Gospeler (n.): A priest or deacon who reads the gospel at the altar during the communion service.

Make (v. t.): To bring about; to bring forward; to be the cause or agent of; to effect, do, perform, or execute; -- often used with a noun to form a phrase equivalent to the simple verb that corresponds to such noun; as, to make complaint, for to complain; to make record of, for to record; to make abode, for to abide, etc.

Feeble-minded (a.): Weak in intellectual power; wanting firmness or constancy; irresolute; vacilating; imbecile.

Like to add another meaning or definition of Noun. An imbecile, idiot. Derived from the name Joey Deacon, see 'Joey'. Derog.?

Words, slangs, sentences and phrases similar to Noun. An imbecile, idiot. Derived from the name Joey Deacon, see 'Joey'. Derog.

Meaning of Deacon

Deacon means: Noun. An imbecile, idiot. Derived from the name Joey Deacon, see 'Joey'. Derog.

Meaning of Joey

Joey means: Noun. 1. A friend or acquaintence who is regarded a fool or weakling, and often has to bear the brunt of jokes. Believed to be derived from the rhyming slang Joe Hunt, meaning 'cunt'. 2. An imbecile. Derived from the name Joey Deacon, a physically handicapped (cerebral palsy) guest on a British children's TV programme called Blue Peter in the 1970s; consequently his name was cruelly adopted by children as an insult. Derog. Cf. 'deacon'.

Meaning of joey

joey means: An excessively stupid or unpleasant person. Derived from Joey Deacon an elderly man suffering from cerebral palsy who regularly featured on television 1980-85. Another contributor supplied the following entered verbatim: To infer that the recipient was, in some manner, mentally impaired or stupid, In widespread use (in my experience) throughout London schools in the early 1980's. Derives from Joey Deacon, an unfortunate, severely mentally handicapped man featured on children's TV show Blue Peter. Or rather, thrown in front of a camera crew & routinely patronized once a week by Simon Groom & his lover, platinum quadruped Goldie. Originally intended to improve children's understanding of the plight of the disabled. Failed. Alan wasn't too impressed with the above - also entered verbatim: I appreciate that the additional entry is verbatim from the contributor, but there are two main errors in it. First he means "imply" and not "infer" - a common mistake by joeys - and also states that Joey Deacon was severely mentally handicapped. In fact he suffered from cerebral palsy (as your main entry states) which is a physical handicap not a mental one. I would add that, round my way, the preferred gesture to accompany the call of "Joey Deacon!!" (for some reason we always used the full name) was to clap the backs of the hands together, in imitation I suppose of a physically handicapped person. Nice.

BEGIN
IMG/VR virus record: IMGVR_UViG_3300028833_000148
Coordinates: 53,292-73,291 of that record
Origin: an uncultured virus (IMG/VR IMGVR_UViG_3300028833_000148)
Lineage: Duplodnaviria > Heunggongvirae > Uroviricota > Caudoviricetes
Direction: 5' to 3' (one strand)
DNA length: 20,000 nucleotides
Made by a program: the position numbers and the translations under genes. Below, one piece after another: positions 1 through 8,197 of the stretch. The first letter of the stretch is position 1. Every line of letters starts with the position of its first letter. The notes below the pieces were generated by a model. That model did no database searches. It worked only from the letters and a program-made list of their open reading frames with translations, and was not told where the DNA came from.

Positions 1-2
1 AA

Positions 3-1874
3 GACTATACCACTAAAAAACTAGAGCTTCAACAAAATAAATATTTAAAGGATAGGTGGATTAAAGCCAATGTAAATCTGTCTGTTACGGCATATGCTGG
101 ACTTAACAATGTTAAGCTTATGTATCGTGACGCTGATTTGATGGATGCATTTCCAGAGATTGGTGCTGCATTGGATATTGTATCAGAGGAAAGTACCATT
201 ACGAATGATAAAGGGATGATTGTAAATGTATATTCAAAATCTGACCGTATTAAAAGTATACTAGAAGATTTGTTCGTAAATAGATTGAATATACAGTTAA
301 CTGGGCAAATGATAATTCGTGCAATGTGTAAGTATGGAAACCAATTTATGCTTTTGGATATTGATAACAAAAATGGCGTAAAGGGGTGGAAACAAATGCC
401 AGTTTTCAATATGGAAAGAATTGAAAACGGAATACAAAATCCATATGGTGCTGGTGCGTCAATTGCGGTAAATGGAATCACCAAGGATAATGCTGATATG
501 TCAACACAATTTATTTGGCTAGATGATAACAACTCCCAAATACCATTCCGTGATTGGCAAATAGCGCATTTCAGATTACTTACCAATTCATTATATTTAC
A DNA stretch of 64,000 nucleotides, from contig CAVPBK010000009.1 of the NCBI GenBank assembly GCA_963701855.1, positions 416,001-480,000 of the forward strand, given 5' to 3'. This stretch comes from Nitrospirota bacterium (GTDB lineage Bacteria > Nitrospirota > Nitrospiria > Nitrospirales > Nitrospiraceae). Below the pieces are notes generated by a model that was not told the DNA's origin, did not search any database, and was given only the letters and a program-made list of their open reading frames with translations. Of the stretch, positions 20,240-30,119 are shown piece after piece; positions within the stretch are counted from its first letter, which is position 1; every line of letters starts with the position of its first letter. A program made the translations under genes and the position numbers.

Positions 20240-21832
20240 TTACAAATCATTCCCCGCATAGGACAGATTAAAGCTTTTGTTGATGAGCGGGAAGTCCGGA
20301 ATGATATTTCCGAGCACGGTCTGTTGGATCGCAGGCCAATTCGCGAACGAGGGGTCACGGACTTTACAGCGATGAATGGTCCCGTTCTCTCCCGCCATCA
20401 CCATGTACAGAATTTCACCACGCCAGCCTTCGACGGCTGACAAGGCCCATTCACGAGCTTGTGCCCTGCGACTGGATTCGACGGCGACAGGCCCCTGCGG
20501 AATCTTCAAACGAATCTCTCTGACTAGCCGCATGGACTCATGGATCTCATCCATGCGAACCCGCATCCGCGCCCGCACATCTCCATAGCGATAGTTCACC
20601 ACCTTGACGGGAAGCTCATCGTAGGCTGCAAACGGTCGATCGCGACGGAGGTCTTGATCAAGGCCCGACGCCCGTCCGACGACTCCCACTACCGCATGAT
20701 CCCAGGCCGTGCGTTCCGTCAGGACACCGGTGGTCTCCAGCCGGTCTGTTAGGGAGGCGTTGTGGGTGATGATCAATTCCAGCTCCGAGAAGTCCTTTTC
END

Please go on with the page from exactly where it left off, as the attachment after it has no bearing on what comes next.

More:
Meaning of JOEY

JOEY means: Joey is British slang for a fool, dupe, victim.Joey is British prison slang for a package smuggled in or out of prison.Joey was old British slang for a clown.Joey was British slang for a threepenny coin.Joey is Australian slang for an effeminate man.Joey is Australian slang for a young kangaroo.Joey is Australian slang for a baby.

Meaning of gorm

gorm means: Noun. An idiot, an imbecile. Abbreviation derived from the adjective gormless. Usually jocular usage, albeit derog.

Meaning of JOEY THE PLUM

JOEY THE PLUM means: Joey the plumis British slang for a fool, a dupe.

Meaning of deacon

deacon means: An excessively stupid or unpleasant person. From Joey Deacom, and elderly man suffering from cerebral palsy regularly featured on television 1980-85.

Meaning of digby

digby means: Peculiar to Exeter area: used in same way as "Joey Deacon", Digby was a hospital for the mentally ill (since turned into a new housing development) on the outskirts of Exeter. When it was still a hospital (with a high rate of patients wandering off and being found confused in people's back gardens), the word "Digby" was used in a similar way to "Joey" (same era) by schoolkids in the surrounding schools. This interesting little snippet came from NSW, Australia: This term, with exactly the same me aning, was used by a small group of children from Goulburn, NSW c. 1978-1981. Seemed to have been started by one particu lar boy with a vague knowledge of a crap Australian folksinger (I think) named Digby Wolf. Anyway, digby became 'ya dig by wolf' if someone was excessively stupid.